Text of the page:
Jenny Maloney

The Evolution of Organic Farming in the 21st Century

A few days before heading off to the Organic Grower Summit, I checked out my backyard garden to make sure that the recent rainstorm had left my plants safe. At first glance, everything looked great and the plants had benefited from the rain. But, as I took a further look, I noticed tiny imported cabbage worms that had invaded my broccoli plants. After thirty minutes of picking off worms, I thought ahead to the challenges that organic growers face when trying to get a crop to market without various synthetic tools to address pests.

Globally, organic acreage averages somewhere between 50-60 million acres, with Australia, Argentina and the U.S. leading the way. In the U.S., farms and ranches reached $7.6 billion in certified organic commodity sales, which was up from $6.2 billion the previous year (USDA 2016 Certified Organic Survey) and averaged around 5 million certified organic acres. These sales break down into 56% crops and 44% livestock. In the fruit and vegetable sector, there has been growth in specific crops, and organic fruit and vegetable sales are over $3 billion, with apples, lettuce and strawberries as the leading categories.

In the U.S., laws around organics are covered by the National Organic Program (NOP) within the U.S.D.A. According to NOP, “organic is a labeling term for food or other agricultural products that have been produced using cultural, biological, and mechanical practices that support the cycling of on farm resources, promote ecological balance, and conserve biodiversity in accordance with the USDA organic regulations….Only products that have been certified as meeting the USDA’s requirements for organic production and handling may carry the USDA Organic Seal.”

Jenny Maloney, Food Chain Sustainability Manager, Bayer Crop Science
Jenny Maloney, Food Chain Sustainability Manager, Bayer Crop Science
Jenny Maloney,
Food Chain Sustainability Manager, Bayer Crop Science

Those products allowed for use are listed in the “National List of Allowed and Prohibited Substances,” and provides guidance on the tools that organic growers can use to deal with fertility, pests, feed and other input needs.

Just recently, the Organic Grower Summit brought together 800 growers, packers, shippers, input providers and buyers of organic fruits and vegetables. While there was a breadth of organic approved products to deal with pests and fertility, it was also evident there is still more need for technology and innovation for organic growers. We had the opportunity to speak to several growers, and get a better understanding of what was working on farm, and areas for opportunity.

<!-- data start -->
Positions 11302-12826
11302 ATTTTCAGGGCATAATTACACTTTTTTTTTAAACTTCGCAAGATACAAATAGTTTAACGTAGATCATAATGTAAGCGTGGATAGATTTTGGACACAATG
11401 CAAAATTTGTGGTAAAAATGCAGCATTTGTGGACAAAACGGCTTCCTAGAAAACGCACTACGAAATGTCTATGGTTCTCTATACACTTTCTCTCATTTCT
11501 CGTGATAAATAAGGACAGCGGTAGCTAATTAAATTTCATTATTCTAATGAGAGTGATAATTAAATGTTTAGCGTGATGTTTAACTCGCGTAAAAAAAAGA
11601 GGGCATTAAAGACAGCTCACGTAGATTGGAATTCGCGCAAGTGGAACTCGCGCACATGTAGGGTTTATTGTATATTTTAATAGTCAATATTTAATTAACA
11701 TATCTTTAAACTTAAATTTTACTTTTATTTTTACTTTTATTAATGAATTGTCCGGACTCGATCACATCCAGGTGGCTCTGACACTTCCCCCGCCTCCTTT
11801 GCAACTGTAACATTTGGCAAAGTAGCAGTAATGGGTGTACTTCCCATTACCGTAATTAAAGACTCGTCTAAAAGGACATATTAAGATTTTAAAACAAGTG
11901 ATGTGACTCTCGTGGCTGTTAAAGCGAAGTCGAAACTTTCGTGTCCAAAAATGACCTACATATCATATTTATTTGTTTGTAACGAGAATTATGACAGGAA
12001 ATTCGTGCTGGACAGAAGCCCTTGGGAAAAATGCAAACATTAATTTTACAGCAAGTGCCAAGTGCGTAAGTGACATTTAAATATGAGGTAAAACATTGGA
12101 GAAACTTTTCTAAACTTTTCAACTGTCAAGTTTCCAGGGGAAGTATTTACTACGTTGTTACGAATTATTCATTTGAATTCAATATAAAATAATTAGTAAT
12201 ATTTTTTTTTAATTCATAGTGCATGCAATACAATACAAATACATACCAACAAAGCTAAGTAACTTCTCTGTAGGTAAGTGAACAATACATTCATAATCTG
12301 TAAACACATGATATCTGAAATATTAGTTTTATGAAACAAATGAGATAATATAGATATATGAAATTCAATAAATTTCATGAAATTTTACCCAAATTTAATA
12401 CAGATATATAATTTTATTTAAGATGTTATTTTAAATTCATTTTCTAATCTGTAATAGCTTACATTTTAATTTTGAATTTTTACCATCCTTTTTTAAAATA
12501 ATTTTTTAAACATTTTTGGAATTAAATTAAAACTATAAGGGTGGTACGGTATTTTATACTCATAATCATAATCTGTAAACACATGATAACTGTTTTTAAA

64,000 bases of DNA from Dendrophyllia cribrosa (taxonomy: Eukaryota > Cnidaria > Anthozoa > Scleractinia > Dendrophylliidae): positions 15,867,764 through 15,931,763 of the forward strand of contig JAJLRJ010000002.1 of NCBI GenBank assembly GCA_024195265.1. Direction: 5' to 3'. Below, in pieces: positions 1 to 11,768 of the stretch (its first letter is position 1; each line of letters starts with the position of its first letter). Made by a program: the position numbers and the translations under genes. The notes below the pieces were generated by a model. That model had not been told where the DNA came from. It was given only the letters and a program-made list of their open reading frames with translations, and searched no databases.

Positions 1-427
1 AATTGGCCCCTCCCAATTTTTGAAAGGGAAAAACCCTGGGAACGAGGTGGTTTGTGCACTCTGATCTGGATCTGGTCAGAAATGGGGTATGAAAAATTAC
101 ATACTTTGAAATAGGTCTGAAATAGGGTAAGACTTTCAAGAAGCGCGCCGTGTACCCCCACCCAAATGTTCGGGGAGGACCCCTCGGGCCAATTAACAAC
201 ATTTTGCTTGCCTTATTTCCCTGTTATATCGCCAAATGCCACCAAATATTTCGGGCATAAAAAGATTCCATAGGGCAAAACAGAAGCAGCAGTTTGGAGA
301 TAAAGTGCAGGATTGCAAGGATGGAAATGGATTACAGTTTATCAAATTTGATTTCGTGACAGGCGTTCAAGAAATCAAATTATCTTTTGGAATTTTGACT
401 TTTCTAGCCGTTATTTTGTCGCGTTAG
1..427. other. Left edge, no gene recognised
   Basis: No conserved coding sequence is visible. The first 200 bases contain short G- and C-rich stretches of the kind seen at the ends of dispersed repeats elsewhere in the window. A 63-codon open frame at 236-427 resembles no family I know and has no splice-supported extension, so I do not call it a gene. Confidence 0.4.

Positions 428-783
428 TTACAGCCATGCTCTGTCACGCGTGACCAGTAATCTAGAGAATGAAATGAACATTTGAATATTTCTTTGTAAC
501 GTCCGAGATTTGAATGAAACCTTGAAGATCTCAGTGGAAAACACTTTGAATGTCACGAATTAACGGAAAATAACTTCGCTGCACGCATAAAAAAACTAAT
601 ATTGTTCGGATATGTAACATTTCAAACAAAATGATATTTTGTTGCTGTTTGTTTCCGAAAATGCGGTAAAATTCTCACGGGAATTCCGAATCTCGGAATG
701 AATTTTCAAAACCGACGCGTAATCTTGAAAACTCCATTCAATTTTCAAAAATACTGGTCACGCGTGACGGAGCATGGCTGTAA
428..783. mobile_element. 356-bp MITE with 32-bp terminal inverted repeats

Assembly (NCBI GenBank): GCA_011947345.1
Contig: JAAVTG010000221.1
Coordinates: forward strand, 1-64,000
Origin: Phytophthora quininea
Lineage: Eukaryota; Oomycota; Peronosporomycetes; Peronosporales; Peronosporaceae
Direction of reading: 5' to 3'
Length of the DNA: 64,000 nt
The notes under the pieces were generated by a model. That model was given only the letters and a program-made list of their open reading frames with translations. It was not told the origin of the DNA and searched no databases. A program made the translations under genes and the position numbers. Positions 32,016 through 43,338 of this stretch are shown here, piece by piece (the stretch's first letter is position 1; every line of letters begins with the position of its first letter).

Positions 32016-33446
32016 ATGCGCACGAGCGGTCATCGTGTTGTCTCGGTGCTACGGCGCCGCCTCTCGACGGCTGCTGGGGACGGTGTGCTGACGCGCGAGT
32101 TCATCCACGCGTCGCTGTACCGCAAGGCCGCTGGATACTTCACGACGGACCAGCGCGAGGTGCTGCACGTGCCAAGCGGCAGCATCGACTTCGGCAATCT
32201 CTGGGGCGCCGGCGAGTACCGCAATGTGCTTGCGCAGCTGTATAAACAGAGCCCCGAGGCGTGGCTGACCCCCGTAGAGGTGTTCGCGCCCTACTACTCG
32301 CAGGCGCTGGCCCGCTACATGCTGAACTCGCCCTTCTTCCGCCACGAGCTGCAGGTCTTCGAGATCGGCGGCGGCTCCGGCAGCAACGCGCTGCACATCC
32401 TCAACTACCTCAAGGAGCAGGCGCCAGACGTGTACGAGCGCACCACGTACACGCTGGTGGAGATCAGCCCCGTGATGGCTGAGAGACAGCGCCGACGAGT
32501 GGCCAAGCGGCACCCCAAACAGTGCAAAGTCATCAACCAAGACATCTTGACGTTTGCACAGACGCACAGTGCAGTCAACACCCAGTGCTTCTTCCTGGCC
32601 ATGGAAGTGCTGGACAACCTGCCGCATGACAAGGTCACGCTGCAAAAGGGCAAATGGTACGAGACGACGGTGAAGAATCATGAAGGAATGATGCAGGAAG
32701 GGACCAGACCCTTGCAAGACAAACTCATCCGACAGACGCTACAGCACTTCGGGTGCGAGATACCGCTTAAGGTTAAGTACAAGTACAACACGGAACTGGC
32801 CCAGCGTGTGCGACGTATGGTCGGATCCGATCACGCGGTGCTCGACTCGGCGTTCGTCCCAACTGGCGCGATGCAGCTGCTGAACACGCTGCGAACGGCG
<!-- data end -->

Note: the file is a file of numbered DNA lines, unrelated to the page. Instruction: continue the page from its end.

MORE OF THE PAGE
One of the growers was Amy Kunugi, General Manager for Nature Fresh Organics Southern Colorado Farms. Amy and her team grow organic carrots, kale, and red and yellow beets. If you are like me and have a child that likes organic baby food with carrots, chances are they were grown under Amy’s watchful eye. The farm that Amy manages is in Southern Colorado has elevations over 7,000 feet, and winter temperatures that can dip anywhere from 20 to 40 below. I asked her about how they deal with pests on farm from an organic production perspective. “Fertility and weed control…those are the biggest issues,” she says.

While crop rotation, cold winters and good soil help with their organic crops, pesky weeds are one of the biggest problems they face. When I thought of weeds, I thought of them as more of a nuisance, or a visual issue, but weeds can be a challenge for any grower. In organic production, the current tools that are approved for use aren’t as efficacious as synthetic products, so there is a lot of weeding that is done with human labor, by hand. Weeds compete for water, nutrients and sunlight. As Amy noted, if not controlled, they can shade out the crops they grow. Lamb’s quarter and pigweed are two of their notable weeds which they control with hand weeding, but she is always looking for innovative tools to help control weeds. Quinoa husks that contain saponins are one of the tools researchers are looking at to control weeds in organic production, but there is room and demand for additional products.

Another challenge that organic growers have to deal with is controlling diseases. Bayer has been participating in the organic market with a tool called Serenade, which can be used to combat fungal and bacterial diseases. Another interesting application is to improve root health, allowing crops to access to nutrients in the soil. Combining these applications can provide useful tools to manage around stress tolerance, disease protection and better nutrient uptake.

Serenade® ASO and Opti are two of these tools designed to protect against the effects of soil and foliar bacterial and fungal diseases. Tools like Serenade can support organic growers in several ways. Protection from disease is provided through contact activity which stops fungal and bacterial spores from growing. In addition, through plant microbe interactions with the roots, Serenade treatments result in better root development, increased nutrient uptake and improved stress tolerance. This can lead to increased quality and shelf life for fruits and vegetables.

What we saw at the show was there are a number of options on the market, but those tools are more limited than what’s available to a conventional grower. It is important that companies continue to innovate and come up with new solutions so that farmers can grow organically and still deal with pests on farm.

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